A quick look: India votes… the world’s biggest election

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  • More than one-eighth of humanity will have the opportunity to vote in the Indian elections that opens today. Those voters will speak 22 official languages and thousands of dialects. 900 million people are entitled to vote in this election.More than 84 million of them will be first-time voters.
  • Faced with this logistical challenge, India’s Election Commission holds votes in phases over the course of a few weeks, with results due on 23 May.
Electronic Voting Machines (EVM) are given to the election officials on the eve of first phase of the 2019 general election
Electronic Voting Machines (EVM) are given to Indian election officials on the eve of first phase of the 2019 general election.
  • People cast their ballots using a briefcase-sized, battery-powered electronic voting machine. After voting, each person’s finger is marked with indelible ink, preventing them from voting twice.
  • Indian law mandates that no voter be forced to travel more than 2km to their nearest polling station.11 million poll workers and security officers to administer the vote that requires 800,000 polling stations.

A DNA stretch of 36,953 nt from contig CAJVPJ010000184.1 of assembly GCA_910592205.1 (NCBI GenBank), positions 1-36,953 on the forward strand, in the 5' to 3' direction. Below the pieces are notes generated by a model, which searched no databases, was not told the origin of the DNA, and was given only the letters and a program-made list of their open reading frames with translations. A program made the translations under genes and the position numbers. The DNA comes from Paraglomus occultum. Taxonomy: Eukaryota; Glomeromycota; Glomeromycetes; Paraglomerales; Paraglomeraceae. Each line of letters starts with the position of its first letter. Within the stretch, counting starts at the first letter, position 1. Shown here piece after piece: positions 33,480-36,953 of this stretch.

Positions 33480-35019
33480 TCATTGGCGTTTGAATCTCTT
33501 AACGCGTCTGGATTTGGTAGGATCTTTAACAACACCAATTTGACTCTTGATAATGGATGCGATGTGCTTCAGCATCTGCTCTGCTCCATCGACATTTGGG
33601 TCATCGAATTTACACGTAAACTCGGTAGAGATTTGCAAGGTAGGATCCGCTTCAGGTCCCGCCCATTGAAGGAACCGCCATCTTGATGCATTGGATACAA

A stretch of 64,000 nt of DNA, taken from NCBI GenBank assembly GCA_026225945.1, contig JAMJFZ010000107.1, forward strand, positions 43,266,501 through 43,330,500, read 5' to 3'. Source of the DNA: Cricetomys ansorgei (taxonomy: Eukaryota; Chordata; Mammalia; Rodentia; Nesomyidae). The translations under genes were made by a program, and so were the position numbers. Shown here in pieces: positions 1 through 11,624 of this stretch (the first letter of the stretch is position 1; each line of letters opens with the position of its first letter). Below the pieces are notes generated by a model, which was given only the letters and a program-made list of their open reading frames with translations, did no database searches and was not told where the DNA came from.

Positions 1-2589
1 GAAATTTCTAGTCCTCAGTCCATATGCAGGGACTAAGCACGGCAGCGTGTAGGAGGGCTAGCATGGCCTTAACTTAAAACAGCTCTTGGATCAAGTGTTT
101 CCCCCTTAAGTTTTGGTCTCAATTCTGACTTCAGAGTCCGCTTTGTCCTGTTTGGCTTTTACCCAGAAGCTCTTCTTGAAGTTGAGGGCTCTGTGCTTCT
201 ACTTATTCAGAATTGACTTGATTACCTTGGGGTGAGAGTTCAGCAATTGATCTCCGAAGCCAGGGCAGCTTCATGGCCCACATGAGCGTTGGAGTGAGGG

• Every Indian citizen over 18 is eligible to vote, provided they are not in prison, have not been declared “mentally unsound” or been convicted of electoral crimes such as bribery.
  • Indians are voting for members of parliament and the job of prime minister tends to go to the leader of the party or coalition with most seats. The current PM is Narendra Modi of the Bharatiya Janata Party.His main rival is opposition leader Rahul Gandhi of the Congress Party.
  • Parliament has two houses: the Lok Sabha and the Rajya Sabha.
  • The elections decide the makeup of the Lok Sabha, India’s lower house. The group that can form a governing coalition becomes the government and their leader becomes the prime minister.
  • The main contenders with a nationwide presence are: Bharatiya Janata Party, Congress, Bahujan Samaj Party, Communist party,Communist party of India (Marxist),Nationalist Congress Party,Shiv Sena, and the All India Trinamool Congress.
  • India’s political scene is extraordinarily complicated, with thousands of candidates and hundreds of parties jostling to forge alliances that cut across caste, religious and linguistic divisions. Even pollsters struggle to comprehend it, and few have been able to accurately predict the result of the last three national elections.


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